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The federal Conservatives came out swinging against the Trudeau government on Friday for creating uncertainty and "chaos" in the energy sector after it approved a controversial liquefied natural gas (LNG) project in British Columbia earlier this week.
Manitoba MP and Opposition critic for natural resources Candice Bergen accused the Liberals of leaving industry investors in the lurch with a complicated mix of climate targets and energy policies, and questioned whether the 190 technical, environmental, and financial conditions imposed on the newly-approved Pacific Northwest LNG project were intentionally designed so they could not be met.
The comments came only hours after Reuters reported, citing unnamed sources close to the matter, that Malaysia's Petronas is considering selling its majority stake in the $36-billion Pacific Northwest LNG project as a result of plummeting market prices. Petronas initially signed onto the pipeline and terminal proposal for northwestern B.C. in 2012 through acquisition of Canadian natural gas developer, Progress Energy.
While Petronas has categorically denied that the allegations in the Reuters article are true, speaking with reporters outside the House of Commons on Friday, Bergen wondered whether the Trudeau government had been aware of the potential withdrawal when it issued the green light for the project on Tuesday, and appeared to hint that the project's economic instability may have been calculated in the decision.
"The federal government has created so much uncertainty in the energy sector, and with investors... now saying even though there might be approval with 190 conditions, are those — is it actually genuine conditions that they can meet?" she said. "So the Liberals have created this chaos."
"They’ve created uncertainty in the sector, whether it’s the approval process or whether it’s even once the approval happens, where businesses and investors have the confidence that they can move forward. So the Liberals have to answer for the uncertainty that they’ve caused."
Petronas denies claims
The Pacific Northwest LNG project (PNW LNG) would be built on Lelu Island near Prince Rupert, B.C. and would ship 19 million tonnes of liquefied gas per year to markets in Asia while pumping more than five million tonnes of carbon dioxide annually into the atmosphere. It would be one the largest single greenhouse gas emitters in Canada, according to the Canadian Environmental Assessment Agency, even with the emissions cap imposed on it by Environment Minister Catherine McKenna.
After the approval earlier this week, Petronas said in a press statement it was "pleased," and would study the conditions attached to the project before deciding on "the next steps forward." It confirmed with National Observer on Friday that it will study the conditions for approval with its partners and conduct a project review before moving forward.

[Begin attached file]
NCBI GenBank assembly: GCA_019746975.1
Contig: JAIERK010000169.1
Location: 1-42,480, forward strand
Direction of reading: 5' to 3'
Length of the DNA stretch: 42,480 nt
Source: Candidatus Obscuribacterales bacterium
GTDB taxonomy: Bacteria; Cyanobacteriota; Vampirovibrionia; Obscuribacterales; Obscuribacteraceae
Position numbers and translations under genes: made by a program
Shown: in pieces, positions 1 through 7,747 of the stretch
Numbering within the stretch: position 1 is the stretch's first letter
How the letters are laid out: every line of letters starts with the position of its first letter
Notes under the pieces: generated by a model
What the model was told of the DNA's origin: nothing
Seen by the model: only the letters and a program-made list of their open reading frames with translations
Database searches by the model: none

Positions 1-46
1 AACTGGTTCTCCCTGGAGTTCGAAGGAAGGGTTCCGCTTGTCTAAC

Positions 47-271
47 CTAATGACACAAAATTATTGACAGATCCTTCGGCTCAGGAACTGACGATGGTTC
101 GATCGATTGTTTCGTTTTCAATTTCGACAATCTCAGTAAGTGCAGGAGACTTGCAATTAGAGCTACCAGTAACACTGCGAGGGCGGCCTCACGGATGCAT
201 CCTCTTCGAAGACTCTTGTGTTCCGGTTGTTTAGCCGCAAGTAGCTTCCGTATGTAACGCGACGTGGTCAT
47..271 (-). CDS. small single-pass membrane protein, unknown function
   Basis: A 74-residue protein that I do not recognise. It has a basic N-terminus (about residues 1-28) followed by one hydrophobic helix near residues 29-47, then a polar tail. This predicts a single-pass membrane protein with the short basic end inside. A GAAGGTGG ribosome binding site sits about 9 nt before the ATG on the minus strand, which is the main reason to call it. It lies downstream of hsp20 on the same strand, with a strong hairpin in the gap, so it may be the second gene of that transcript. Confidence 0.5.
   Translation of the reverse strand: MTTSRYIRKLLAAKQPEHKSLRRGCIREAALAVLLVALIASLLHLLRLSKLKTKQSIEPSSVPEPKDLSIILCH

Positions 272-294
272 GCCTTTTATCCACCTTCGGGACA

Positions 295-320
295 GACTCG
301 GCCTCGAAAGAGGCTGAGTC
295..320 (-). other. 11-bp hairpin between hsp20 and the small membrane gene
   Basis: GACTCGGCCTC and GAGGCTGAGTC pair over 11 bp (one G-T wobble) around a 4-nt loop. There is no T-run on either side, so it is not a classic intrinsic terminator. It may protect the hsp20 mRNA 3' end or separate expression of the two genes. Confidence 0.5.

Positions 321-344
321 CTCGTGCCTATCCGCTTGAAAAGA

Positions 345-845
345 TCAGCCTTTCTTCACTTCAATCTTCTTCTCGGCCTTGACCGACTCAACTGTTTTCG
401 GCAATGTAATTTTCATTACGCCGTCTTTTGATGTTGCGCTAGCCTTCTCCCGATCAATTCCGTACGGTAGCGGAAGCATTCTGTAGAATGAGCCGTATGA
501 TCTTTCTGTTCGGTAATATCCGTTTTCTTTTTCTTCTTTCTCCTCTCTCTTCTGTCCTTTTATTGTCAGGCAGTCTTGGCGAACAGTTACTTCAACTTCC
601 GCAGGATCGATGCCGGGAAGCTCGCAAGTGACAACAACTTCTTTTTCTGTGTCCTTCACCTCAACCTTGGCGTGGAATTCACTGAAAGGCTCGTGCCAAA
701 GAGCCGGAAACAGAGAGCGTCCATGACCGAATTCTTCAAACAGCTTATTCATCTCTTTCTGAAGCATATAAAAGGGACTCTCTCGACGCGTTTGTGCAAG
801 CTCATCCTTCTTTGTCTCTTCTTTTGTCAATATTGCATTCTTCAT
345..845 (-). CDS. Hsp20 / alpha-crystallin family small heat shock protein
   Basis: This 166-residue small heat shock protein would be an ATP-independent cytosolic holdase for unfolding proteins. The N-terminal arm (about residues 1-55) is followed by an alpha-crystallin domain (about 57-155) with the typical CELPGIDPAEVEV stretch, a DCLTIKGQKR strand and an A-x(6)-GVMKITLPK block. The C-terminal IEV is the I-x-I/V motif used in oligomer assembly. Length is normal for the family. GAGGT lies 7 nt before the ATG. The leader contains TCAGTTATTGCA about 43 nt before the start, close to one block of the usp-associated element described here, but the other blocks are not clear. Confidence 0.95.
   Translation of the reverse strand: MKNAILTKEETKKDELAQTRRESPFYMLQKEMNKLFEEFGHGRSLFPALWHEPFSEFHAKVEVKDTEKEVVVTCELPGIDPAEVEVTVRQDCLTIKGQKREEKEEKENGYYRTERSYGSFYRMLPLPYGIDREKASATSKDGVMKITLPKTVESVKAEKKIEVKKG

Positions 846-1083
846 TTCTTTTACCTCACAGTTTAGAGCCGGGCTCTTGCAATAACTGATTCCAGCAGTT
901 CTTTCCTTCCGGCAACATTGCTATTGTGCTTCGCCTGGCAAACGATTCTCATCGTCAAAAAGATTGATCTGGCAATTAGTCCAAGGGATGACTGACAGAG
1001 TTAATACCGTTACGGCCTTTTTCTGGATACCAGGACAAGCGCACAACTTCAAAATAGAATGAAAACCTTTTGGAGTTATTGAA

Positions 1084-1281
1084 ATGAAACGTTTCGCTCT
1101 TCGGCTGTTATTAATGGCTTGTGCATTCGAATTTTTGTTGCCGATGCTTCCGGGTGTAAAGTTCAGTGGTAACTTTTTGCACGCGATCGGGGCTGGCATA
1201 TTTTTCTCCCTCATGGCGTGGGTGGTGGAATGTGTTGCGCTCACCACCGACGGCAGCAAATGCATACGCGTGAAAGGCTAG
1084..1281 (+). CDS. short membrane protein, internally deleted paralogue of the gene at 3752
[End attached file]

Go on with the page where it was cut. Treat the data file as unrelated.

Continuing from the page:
"Petronas categorically denies a newswire report saying it was considering selling its stake in in Pacific Northwest LNG," read an email statement. Petronas will make further announcement on its plans for the proposed project at an appropriate time."
Petronas's statement was confirmed by the B.C. Ministry of Natural Gas Development, which in an email to The Canadian Press, said it spoke with Petronas and was reassured that the oil giant would not be selling its stake in the multi billion-dollar project. The provincial government also said it expects Petronas to issue a statement shortly .
"As we eagerly await the result of this process, the provincial government will continue to work with the proponent, the federal government, First Nations and other stakeholders to ensure Pacific NorthWest LNG has the opportunity to deliver on its full potential — to make a positive difference for the thousands of people who rely on the natural gas industry now and into the future," said Natural Gas Development Minister Rich Coleman in a press release Friday.
"We understand Pacific NorthWest LNG will now take the time to assess the conditions that accompanied the federal approval and review every element of their proposal to determine the best path forward."
Environment Canada sticks to its guns
Despite the ministry's confidence, according to Reuters, the Malaysian oil giant reported an 85 per cent slide in second-quarter profit last month, and described the 2017 industry outlook as "gloomy." The news agency also reported that since LNG prices have fallen more than 70 per cent in two years, Petronas may also consider freezing PNW LNG until the market bounces back.